I am Father Damo. Yes I know that’s what most people know me as and when they book me as a comedian they are booking Father Damo too. About twenty years ago I played the part of Father Damo in Father Ted. Father Damo was to Father Dougal the kind of bad influence you try to keep your son or daughter away from but they will inevitably gravitate towards. Father Damo wore an earring, smoked and stole and told his superiors they were, “not the boss of me”. I was on the Father Ted set in County Clare for about three days and spent five days in London rehearsing and one evening shooting in front of a live audience. Little did I know that twenty years later Father Ted is still the biggest influence on my professional life. At least five times a day I will get people coming up to me saying, “Who do you prefer, Oasis or Blur?” I don’t even think about it anymore. When people want to hire or book a comedian for a corporate event or party they book through the website and the first thing they ask is, “can we book the comedian that played Father Damo?”

I have done six years on the RTE sitcom Killinaskully with Pat Shortt, performed as a comedian for hire all over the world for the last twenty years and acted in TV3’s Red Rock, BBC’s Roy and countless films but the one thing I get recognised for is one episode of Father Ted. I am proud that Father Damo is part of the phenomenon that is Father Ted. As entertainment.ie said, “ For a character who appeared in one 25-minute episode to become one of Ireland’s most iconic comic creations is quite a feat” When I got the part of Father Damo and read the script I broke my shite laughing (not literally). Most scripts are hard to get through but the writing of Arthur Mathews and Graham Linehan was brilliant and meant the part was easy to play. Ardal O’ Hanlon as Father Dougal was brilliant to work with. I felt we hit it off really well on screen. The football scene under the credits was totally ad libbed. I get booked as a stand up comedian now with Patrick McDonnell (Eoin McLove) and Michael Redmond (Father Stone) from Father Ted and all over the country we meet people who just adore Father Ted. I know I am proud of lots of work I have done over the last twenty years and before that but Father Damo is the part that I’ll be remembered for and I’m happy with that.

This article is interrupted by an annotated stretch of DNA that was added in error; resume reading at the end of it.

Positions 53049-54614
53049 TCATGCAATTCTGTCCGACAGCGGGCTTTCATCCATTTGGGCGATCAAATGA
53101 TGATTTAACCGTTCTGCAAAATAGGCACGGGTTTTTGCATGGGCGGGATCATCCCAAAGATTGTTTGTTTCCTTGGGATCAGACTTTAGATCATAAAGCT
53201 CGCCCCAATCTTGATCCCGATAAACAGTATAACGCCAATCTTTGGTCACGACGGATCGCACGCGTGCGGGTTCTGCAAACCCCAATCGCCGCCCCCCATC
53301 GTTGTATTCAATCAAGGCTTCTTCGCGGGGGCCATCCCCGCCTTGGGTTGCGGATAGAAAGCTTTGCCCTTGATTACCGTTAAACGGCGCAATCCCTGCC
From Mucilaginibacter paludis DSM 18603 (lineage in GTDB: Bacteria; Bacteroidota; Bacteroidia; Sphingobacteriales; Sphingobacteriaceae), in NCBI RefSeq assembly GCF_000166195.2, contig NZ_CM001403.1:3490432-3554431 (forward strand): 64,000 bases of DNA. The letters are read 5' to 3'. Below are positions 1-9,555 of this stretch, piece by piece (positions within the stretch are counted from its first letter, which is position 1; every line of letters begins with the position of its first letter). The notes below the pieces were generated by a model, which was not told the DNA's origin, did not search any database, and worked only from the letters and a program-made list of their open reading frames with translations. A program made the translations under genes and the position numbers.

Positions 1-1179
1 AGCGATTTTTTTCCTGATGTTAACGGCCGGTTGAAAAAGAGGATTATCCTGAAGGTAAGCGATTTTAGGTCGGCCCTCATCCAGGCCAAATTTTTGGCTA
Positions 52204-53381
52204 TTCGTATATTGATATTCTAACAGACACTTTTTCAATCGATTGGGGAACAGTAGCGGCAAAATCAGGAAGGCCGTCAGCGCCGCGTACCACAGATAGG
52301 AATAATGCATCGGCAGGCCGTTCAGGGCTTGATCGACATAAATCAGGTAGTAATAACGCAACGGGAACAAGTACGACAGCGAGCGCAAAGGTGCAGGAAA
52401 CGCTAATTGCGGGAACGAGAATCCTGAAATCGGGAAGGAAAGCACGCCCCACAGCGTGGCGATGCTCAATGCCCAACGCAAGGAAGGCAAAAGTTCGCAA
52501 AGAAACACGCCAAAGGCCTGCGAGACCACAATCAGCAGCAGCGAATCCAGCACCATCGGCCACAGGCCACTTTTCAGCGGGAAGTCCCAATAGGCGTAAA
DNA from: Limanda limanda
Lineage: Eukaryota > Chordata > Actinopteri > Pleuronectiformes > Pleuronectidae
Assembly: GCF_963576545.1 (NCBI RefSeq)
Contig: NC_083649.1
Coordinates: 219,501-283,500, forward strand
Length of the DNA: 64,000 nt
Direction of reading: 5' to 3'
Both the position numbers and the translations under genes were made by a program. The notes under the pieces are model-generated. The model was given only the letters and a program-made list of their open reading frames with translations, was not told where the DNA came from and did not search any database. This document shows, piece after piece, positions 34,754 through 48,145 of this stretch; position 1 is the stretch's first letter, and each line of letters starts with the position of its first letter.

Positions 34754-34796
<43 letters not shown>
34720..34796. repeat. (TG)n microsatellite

As a comic actor getting hired to do 6 years on the RTE sitcom series Killinaskully was a great experience. We had up around one million viewers each week in a country of only 4 million. I played the part of Timmy and was booked as a comedy writer for the last two series. I wrote three episodes in full and co-wrote on another five episodes.

One of my favourite comic performances was when I was booked to act in the CBBC series “Roy” for the episode Be Careful What You Wish For. I played the character Mr Lightjoy who is a cool substitute teacher who turns out to be not as cool as first thought. This was produced by the award winning writers and animators from Jam Media and was my first and last time acting alongside an animated character!